“This is a story that needs to be told,” says Mark J.P. Hood who stars as Mr. Tambo. 

The nearly all African American cast delivers several all-around brilliant performances, doling out tremendous vocal harmony efforts, powerful acting and dance numbers that are both inventive and energetic. Currently running at Stage 773, a mid-sized theatre, the only drawback is that it is easy to envision the musical preformed on a larger stage, sometimes routines appearing a bit crowded. Still, that’s a very small drawback, because the play’s director is able to utilize its given space to maximize this Broadway-sized show effectively, moving boxcars and all.    

Denzel Tsopnang and Mark J.P. Hood lead this gifted ensemble along with James Earl Jones II with commanding acting performances that would be hard to beat. The Scottsboro Boys is a real showcase for both Tsopnang and Hood, who flex their versatility while taking on a handful of roles. Veteran actor Larry Yondo, most recently known for his spot-on portrayal of Ebenezer Scrooge in Goodman’s “A Christmas Carol”, also puts forth yet another admirable effort as The Interlocutor. With several beautiful vocal harmonies that sweep the house with robust sentiment, it is perhaps “Go Back Home”, a pivotal number that relates to those longing to find peace passionately led by Jones II, that will truly resonate with theatre goers long after the show. Though the vocal finesse is abundant throughout, fourteen-year-old Cameron Goode and Stephen Allen Jr. somehow find room to dazzle us even more.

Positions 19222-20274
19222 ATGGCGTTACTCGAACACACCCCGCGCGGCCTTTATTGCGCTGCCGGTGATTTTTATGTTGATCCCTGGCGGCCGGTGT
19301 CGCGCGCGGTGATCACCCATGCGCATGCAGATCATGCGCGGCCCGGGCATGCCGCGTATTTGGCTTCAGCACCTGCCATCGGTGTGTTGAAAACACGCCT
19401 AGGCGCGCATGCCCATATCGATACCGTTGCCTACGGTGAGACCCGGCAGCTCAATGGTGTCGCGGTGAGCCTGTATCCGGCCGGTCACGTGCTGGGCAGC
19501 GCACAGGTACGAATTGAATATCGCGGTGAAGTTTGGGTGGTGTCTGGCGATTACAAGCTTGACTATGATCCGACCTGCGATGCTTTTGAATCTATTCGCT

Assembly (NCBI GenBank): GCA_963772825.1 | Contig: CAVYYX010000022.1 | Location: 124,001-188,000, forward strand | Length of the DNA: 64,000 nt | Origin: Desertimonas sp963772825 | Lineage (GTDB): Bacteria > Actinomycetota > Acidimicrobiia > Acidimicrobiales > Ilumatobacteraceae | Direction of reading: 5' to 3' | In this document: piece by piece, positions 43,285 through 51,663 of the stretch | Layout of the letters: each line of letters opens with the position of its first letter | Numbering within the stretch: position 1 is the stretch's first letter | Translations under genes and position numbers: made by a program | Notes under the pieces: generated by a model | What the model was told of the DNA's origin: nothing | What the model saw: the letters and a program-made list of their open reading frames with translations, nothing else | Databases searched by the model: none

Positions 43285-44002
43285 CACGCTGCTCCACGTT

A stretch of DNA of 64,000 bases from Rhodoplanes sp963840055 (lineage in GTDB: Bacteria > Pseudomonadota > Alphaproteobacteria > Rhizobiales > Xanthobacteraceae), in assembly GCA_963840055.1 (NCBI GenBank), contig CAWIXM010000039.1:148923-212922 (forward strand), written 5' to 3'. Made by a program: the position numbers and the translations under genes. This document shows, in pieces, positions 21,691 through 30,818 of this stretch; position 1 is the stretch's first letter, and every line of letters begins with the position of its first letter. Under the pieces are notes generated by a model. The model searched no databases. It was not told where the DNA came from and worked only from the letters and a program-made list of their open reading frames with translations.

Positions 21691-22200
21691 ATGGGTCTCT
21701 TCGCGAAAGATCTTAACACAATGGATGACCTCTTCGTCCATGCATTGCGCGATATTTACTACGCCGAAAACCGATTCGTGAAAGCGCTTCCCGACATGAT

As jaw dropping as many of the numbers are in their performance, the audience often finds reluctance in their clapping, the weight of the subject matter almost seemingly inappropriate to applaud. But it is in these performances that the story is told so well. A handful of poignant casting twists take place as the white policemen and the woman accusers are played by African Americans. 

“The Scottsboro Boys” is a highly recommended theatre experience, both exceptional in its performance and its ever-important message. Wonderfully staged, acted and sung, this is a thoroughly entertaining production that will invoke much thought, inspire bravery and encourage action to be taken long afterwards. 

“The Scottsboro Boys” is being performed at Stage 773 through March 12th. For tickets and/or more show information click here.     

 

Published in Theatre in Review